This is a short and ( hopefully ) sweet review of one of the most popular 35mm film SLR cameras. At least at the time when the Spotmatic series was released. I've always been a fan of everything Pentax but hadn't really ventured before the Pentax-M series of cameras. Spotmatic came before that. Even before the K-mount that Pentax uses to this day.
SPII carries a M42 screw mount. Many lenses were created for it - including the amazing Takumar lenses made by Asahi Pentax. That means that there is no shortage of great lenses to fit on this camera.
Design & Build Quality
SPII looks like an SLR should look like. It's a simple but pleasant design. If there is one thing that symbolises Spotmatic series for me then it's the curved film advance lever. It looks great although it has an ergonomic issue that I'll write about later.
The camera has a decent weight and is built well. It doesn't have the same finesse as a more "luxury" camera ( like Leica ) would have but it definitely doesn't feel bad. Even though the camera is quite heavy, it doesn't balance well with a 55mm f1.8 Takumar lens which was one of the lenses this camera would've come with. When placed on a table the camera will fall forwards. In practice it doesn't have an impact as you don't feel it when using the camera.
There aren't many controls on the camera but what's there is nice. Exposure time dial turns with a good resistance and clicks in place with a satisfying "clunk". Film advance lever is consistent in its travel and returns with a soothing ratcheting sound. It doesn't reach the heights of an M3 film advance lever but it's definitely one of the better ones.
There isn't much to break on them as well. Light meter could die but nobody really needs a light meter. Another common problem is a sticky mirror, meaning that the mirror won't go back down after taking a photo. That means that you will not see through the viewfinder anymore. Luckily it's not a complicated fix. A CLA would fix it but you don't even need to go that far. Removing the bottom plate and cleaning + lubricating a few of the gears there should fix the issue. At least temporarily. A CLA is definitely preferred but not always needed. You can make do with a simple clean most of the time. Just don't go grinding off some parts there that I've seen recommendations for on the internet.
The viewfinder on Spotmatic SPII is plenty big and bright. It doesn't reach the same levels of size and brightness as Pentax ME Super or Pentax MX but it is the easiest 35mm SLR viewfinder to focus with for me. As long as there are decent levels of light and the lens isn't too slow.
The reason for this is a fantastic microprism aid right in the center of the focussing screen. It's the best that I've used and it makes precise focussing easy. It loves light so when the light fades, the ease of focussing will fade with it. That means problems with slower lenses ( e.g. f3.5 ) too for the same reason. Even with these drawbacks, Spotmatic viewfinders are my favourite 35mm SLR viewfinders to use. All thanks to the focussing aids.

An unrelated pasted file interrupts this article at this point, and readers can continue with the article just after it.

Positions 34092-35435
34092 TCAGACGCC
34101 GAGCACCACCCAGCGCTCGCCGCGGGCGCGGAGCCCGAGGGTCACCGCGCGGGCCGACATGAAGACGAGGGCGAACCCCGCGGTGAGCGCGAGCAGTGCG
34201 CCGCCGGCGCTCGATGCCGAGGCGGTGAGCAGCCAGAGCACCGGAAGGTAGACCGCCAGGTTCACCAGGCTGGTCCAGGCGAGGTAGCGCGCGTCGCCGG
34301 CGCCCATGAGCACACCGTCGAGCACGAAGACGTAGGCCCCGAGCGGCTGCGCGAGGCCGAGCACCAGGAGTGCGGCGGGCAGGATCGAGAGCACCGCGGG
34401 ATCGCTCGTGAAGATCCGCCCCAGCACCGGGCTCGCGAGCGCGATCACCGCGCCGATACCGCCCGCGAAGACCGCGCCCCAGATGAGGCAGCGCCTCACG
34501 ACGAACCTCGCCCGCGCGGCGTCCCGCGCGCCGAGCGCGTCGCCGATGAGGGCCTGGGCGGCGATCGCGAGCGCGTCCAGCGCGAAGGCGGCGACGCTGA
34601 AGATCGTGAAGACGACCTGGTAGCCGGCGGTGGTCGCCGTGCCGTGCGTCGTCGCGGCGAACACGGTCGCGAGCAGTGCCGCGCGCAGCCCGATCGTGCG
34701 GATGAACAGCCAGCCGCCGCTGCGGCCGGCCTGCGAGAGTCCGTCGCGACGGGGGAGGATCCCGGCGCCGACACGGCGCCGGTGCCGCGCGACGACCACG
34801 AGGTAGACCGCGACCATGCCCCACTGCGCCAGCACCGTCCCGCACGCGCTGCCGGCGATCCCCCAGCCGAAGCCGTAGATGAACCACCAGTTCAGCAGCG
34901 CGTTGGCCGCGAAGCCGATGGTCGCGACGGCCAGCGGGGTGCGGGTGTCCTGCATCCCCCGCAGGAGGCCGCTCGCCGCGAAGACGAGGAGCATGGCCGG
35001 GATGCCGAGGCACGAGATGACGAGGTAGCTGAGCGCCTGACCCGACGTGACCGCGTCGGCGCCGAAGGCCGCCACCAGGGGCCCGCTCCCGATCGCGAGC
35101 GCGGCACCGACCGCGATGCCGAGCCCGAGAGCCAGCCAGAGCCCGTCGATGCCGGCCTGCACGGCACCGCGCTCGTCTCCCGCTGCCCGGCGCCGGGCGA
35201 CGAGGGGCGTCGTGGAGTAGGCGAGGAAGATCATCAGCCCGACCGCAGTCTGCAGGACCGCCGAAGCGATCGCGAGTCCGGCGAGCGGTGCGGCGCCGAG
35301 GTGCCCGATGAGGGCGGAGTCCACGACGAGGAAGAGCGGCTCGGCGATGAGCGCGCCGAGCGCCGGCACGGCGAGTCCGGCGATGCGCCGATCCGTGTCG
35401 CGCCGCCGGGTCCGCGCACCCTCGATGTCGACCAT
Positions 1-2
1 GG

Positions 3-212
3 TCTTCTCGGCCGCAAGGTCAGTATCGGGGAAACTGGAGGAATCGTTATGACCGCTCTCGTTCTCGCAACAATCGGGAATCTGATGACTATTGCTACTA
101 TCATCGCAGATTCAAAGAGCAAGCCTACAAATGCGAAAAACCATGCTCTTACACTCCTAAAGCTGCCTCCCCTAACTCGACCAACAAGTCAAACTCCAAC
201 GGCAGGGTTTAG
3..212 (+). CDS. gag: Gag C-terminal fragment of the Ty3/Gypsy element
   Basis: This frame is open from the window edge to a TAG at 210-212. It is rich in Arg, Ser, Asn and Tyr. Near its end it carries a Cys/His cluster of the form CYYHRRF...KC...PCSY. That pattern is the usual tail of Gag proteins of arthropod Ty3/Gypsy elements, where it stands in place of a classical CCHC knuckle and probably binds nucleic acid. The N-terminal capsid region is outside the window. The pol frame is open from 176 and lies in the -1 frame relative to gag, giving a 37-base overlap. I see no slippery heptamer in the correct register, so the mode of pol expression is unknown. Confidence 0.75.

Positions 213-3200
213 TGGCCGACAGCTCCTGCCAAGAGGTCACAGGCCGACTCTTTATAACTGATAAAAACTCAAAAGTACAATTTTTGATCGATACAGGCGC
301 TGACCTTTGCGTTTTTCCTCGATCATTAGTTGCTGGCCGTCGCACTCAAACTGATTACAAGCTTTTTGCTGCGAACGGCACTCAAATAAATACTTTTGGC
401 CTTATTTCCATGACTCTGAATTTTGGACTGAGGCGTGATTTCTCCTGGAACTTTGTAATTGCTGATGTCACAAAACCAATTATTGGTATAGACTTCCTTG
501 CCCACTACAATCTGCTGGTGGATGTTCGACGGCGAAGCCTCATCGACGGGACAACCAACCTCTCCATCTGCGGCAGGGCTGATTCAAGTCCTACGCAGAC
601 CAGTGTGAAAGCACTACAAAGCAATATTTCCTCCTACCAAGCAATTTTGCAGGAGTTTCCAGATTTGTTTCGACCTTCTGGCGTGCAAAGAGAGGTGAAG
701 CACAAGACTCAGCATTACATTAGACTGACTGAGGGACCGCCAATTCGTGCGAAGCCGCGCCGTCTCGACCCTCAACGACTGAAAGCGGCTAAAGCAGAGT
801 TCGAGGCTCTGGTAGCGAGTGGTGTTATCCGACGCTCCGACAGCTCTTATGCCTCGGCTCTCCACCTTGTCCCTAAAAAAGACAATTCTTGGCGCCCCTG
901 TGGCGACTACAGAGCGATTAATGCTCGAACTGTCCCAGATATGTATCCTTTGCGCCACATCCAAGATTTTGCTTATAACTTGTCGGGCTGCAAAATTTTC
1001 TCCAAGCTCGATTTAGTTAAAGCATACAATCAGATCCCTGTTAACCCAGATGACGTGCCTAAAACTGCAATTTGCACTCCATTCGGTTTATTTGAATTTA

There is also a light meter on the right side of the viewfinder. I haven't yet tested the light meter but it's simple enough to understand. Get the needle to balance in the right location and you're good to go.
There isn't a plethora of features to be found in this camera but what it has, is useful.
The shutter speeds go from 1 second to 1/1000th of a second plus a B mode. A good range.
There is a built-in light meter but I haven't used it yet. It uses a discontinued battery type although you can fit certain batteries you can buy today. I enjoy using it without a light meter so don't be discouraged if the light meter doesn't work.
Even though M42 is a very simple mount, SPII offers some nice automations for more "modern" M42 lenses. If you use Super-Takumar or later lenses then the camera will automatically stop the lens down for you when taking a photo. It's super useful as it allows you to frame and focus with a wide-open lens and you don't have to remember to close it down when taking a photo. Obviously you can still use preset lenses or lenses without any aperture automations.
Ease Of Use
The camera is a joy to use. Larger weight inspires confidence and you don't want to be too precious about the camera. It feels like it will take the abuse if you do abuse it. All the important controls are easy to use and are in no way confusing.
The iconic ( for me ) curve on the film advance lever means that it is easy to grab and advance the film. It does have a problem though. The curve means that it will stick out from the back of the camera. It doesn't cause any problems when shooting in landscape orientation with the right eye on the viewfinder. It also doesn't cause problems when shooting portrait orientation with the shutter button facing down. It will dig into your forehead when using it in landscape orientation with the left eye on the viewfinder. And it will dig in even more when shooting portrait orientation with the shutter button facing up. I don't shoot with my left eye on the viewfinder but I do sometimes shoot portrait orientation with the shutter button on the top. Well not with this camera. The film advance lever reminds me if I do forget that.
Camera is a light box. Lens and film handles the "look" of the photo. All the other words on this theme. Here are some examples.
Asahi Pentax Spotmatic cameras are easy to recommend. They are easy to use and are great to focus with. They are still very affordable. Sometimes they can go above $100 but you can often find them for $50 or even less. Even with a lens. A great price for a camera that won't require much if any investment to keep it going.
Combine it with Super-Takumar or later M42 lenses and the camera will take care of all the annoying bits for you. Or use it with other fantastic M42 lenses like the Biotar. Either way it's a win.